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Court of Appeals of Georgia.


No. A04A1304.

Decided: July 26, 2004

Charles H. Frier, Atlanta, for appellant. Paul L. Howard, Jr., District Attorney, Alvera A. Wheeler, Assistant District Attorney, for appellee.

Following the denial of his motion to withdraw his guilty pleas, Allen Jones appeals, maintaining that the trial court abused its discretion in denying his motion because his plea was neither intelligent nor voluntary but, instead, was the result of ineffective assistance of counsel.   For the reasons set forth below, we affirm.

On October 15, 2002, in a four-count indictment (Case No. 02SC09048) arising out of a May 8, 2002 incident, Jones was indicted for aggravated assault,1 aggravated sodomy,2 burglary,3 and theft by taking.4  On that same day, he was also indicted for committing, on August 20, 2002, the crimes of rape,5 aggravated sodomy, theft by taking, burglary, and cruelty to children in the second degree (Case No. 02SC09057).  On October 22, 2002, he was charged in two more indictments.   In Case No. 02SC09294, he was indicted for committing, on June 10, 2002, the crimes of rape, aggravated sodomy, aggravated assault, and burglary.   In Case No. 02SC09295, arising out of a June 12, 2002 incident, he was indicted for aggravated sodomy, aggravated assault, burglary, aggravated sexual battery,6 robbery by intimidation,7 and sexual battery.8

On August 14, 2003, pursuant to a negotiated plea agreement, Jones entered pleas of guilty to three of the four indictments.   In Case No. 02SC09048, he was sentenced to five years concurrent on the aggravated assault and aggravated sodomy counts, both sentences to run concurrently with the sentences in Case No. 02SC09057;  the burglary and theft by taking counts were dead docketed.   In Case No. 02SC09057, he was sentenced to 20 years on the rape count and ten years concurrent on the burglary count, with the aggravated sodomy, theft by taking, and cruelty to children in the second degree counts dead docketed.   In Case No. 02SC09295, Jones was sentenced to five years on the aggravated sodomy count and five years on the burglary count, sentences to run concurrently with each other but consecutive to the sentences in Cases No. 02SC09048 and 02SC09057.   The remaining aggravated assault, aggravated sexual battery, robbery by intimidation, and sexual battery counts were dead docketed.   All counts in Case No. 02SC09294 were dead docketed.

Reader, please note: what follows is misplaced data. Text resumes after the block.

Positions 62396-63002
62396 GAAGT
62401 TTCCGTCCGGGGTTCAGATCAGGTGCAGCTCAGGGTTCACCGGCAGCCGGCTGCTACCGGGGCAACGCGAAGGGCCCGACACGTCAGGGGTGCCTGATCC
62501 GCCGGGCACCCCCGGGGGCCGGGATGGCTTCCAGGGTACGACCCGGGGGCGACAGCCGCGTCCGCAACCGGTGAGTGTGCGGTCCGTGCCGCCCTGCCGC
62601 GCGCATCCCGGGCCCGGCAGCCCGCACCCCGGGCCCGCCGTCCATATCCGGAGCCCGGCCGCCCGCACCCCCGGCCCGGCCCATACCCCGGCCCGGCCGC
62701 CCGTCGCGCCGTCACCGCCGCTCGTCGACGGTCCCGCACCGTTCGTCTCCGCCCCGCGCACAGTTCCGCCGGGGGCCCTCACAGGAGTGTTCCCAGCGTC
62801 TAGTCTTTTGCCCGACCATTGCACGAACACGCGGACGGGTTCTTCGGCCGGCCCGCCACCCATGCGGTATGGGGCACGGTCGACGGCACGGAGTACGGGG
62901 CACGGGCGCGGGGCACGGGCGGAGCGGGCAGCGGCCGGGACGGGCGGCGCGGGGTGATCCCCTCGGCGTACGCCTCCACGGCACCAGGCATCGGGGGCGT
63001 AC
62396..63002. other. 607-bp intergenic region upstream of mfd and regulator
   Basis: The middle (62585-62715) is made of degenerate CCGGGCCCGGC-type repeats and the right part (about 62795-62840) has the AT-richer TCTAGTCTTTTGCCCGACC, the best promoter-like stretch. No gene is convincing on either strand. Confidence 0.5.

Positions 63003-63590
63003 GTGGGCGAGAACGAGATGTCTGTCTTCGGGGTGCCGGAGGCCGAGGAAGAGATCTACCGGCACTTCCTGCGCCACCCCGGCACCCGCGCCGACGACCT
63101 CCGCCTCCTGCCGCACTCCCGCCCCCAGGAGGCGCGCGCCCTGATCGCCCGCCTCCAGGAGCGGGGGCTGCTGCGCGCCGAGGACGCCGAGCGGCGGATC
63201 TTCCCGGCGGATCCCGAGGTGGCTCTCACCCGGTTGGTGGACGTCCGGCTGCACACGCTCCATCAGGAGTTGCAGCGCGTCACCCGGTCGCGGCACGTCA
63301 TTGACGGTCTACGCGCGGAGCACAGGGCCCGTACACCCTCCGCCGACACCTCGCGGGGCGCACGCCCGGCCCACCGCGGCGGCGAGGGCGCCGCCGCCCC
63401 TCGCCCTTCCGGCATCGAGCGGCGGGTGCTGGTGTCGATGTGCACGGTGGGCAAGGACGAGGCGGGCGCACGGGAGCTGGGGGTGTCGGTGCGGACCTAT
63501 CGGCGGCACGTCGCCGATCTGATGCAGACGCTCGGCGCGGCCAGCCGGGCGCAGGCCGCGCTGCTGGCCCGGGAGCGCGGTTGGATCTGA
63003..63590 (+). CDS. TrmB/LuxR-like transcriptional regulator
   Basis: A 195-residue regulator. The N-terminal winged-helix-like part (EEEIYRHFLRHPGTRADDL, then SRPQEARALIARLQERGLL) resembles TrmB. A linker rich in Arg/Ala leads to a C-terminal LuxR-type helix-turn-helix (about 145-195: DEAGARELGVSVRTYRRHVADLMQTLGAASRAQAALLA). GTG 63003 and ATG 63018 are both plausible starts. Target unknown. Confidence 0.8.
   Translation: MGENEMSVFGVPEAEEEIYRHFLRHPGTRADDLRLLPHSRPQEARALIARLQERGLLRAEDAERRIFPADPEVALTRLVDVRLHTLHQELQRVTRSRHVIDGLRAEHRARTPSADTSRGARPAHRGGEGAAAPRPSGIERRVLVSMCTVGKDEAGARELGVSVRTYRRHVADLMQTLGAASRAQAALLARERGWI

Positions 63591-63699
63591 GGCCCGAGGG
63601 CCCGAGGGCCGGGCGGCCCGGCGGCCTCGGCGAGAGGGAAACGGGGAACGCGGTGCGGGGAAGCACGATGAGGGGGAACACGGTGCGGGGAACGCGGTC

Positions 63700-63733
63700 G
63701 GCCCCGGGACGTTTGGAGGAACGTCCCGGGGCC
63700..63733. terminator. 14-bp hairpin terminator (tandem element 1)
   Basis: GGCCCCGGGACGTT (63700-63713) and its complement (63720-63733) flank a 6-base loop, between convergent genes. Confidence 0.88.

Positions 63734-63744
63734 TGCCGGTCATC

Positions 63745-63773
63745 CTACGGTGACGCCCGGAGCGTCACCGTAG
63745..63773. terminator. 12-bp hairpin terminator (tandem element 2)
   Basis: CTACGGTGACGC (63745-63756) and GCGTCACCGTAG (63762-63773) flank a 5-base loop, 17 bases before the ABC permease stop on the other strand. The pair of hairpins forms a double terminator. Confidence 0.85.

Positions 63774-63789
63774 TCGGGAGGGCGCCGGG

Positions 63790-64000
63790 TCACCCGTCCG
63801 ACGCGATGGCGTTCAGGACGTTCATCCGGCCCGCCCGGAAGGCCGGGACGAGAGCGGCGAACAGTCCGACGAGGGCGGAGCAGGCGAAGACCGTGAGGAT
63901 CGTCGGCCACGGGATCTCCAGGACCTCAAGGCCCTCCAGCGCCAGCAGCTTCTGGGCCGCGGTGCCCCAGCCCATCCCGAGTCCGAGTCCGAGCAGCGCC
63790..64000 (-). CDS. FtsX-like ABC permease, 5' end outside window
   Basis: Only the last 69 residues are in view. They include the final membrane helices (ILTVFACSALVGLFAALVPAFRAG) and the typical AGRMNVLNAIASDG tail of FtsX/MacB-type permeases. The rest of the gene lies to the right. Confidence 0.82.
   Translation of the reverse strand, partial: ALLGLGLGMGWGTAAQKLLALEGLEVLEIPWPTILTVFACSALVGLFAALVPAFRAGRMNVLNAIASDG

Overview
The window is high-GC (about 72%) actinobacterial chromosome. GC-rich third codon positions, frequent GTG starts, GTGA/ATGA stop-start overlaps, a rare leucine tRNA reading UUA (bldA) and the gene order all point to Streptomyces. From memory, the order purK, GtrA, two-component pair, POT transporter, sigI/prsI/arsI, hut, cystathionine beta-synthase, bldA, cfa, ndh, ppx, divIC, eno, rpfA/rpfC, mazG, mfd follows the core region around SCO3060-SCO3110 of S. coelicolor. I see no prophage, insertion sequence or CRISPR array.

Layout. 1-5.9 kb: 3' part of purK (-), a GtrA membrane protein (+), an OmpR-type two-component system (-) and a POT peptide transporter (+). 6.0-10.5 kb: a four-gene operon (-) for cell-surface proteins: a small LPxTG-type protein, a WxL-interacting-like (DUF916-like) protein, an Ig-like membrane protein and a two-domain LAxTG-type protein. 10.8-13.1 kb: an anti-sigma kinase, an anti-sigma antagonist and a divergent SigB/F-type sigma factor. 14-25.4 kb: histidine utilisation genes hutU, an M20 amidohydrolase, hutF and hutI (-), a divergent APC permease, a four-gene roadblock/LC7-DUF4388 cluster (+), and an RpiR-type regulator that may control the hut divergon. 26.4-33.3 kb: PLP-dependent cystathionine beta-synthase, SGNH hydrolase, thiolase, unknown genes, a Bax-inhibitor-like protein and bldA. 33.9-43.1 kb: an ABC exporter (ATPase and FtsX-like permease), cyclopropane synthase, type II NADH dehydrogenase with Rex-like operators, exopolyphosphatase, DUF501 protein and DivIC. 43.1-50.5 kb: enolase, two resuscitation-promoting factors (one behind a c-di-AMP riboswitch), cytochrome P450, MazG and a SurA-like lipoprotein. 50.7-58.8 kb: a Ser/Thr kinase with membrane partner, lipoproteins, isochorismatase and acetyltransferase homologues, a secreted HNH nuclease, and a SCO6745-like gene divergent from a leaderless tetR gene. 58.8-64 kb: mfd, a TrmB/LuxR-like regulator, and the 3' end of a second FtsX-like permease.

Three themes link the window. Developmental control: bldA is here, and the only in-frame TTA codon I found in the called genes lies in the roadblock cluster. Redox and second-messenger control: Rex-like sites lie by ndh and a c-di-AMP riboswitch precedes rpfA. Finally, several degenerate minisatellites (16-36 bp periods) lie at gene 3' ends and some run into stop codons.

Jones asserts that the trial court erred in denying his motion to withdraw guilty pleas, arguing that the pleas were not knowing, intelligent, and voluntary because he received ineffective assistance from his plea counsel.

 1. “After sentence is pronounced, whether to allow the withdrawal of a guilty plea lies within the trial court's sound discretion, and we review the trial court's decision for manifest abuse of that discretion.”   Weeks v. State.9  “On a motion to withdraw a guilty plea, the trial court is the final arbiter of all factual issues raised by the evidence.”   (Punctuation omitted.)  Caudell v. State.10

Where the validity of a guilty plea is challenged, the State bears the burden of showing that the plea was voluntarily, knowingly, and intelligently made.   The State may do this by showing through the record of the guilty plea hearing that (1) the defendant has freely and voluntarily entered the plea with (2) an understanding of the nature of the charges against him and (3) an understanding of the consequences of his plea.

(Citation and punctuation omitted.)  Johnson v. State.11

A review of the plea transcript shows compliance with the procedures required under Uniform Superior Court Rule 33 in order to establish that a guilty plea was knowing and voluntary.   First, the State went through the individual indictments, relating the crimes charged in each count of the respective indictments, the minimum and maximum sentences which each crime carried, and the counts in the respective indictments which the State had moved to place on the dead docket.   Jones indicated that he understood the various charges, the sentences each charge carried, and the counts the State intended to dead docket.   He also indicated that he had gone over the charges with his attorney and had had adequate time to discuss the charges.   Jones next indicated that he understood that he had a right to a trial by jury and a presumption of innocence, as well as a right to remain silent, testify in his own behalf, subpoena witnesses, and cross-examine all the State's witnesses against him.   In addition, he stated that he understood that he had a right to an attorney and, if found guilty, a right to appeal.   He further stated that he understood that by entering a plea he was giving up those rights and would be sentenced by the judge.   Jones denied that he was under the influence of any drug or alcohol, or that he had been threatened or coerced into entering a plea.   He acknowledged that he was entering the plea freely and voluntarily.   Finally, the State set out the factual bases for the plea.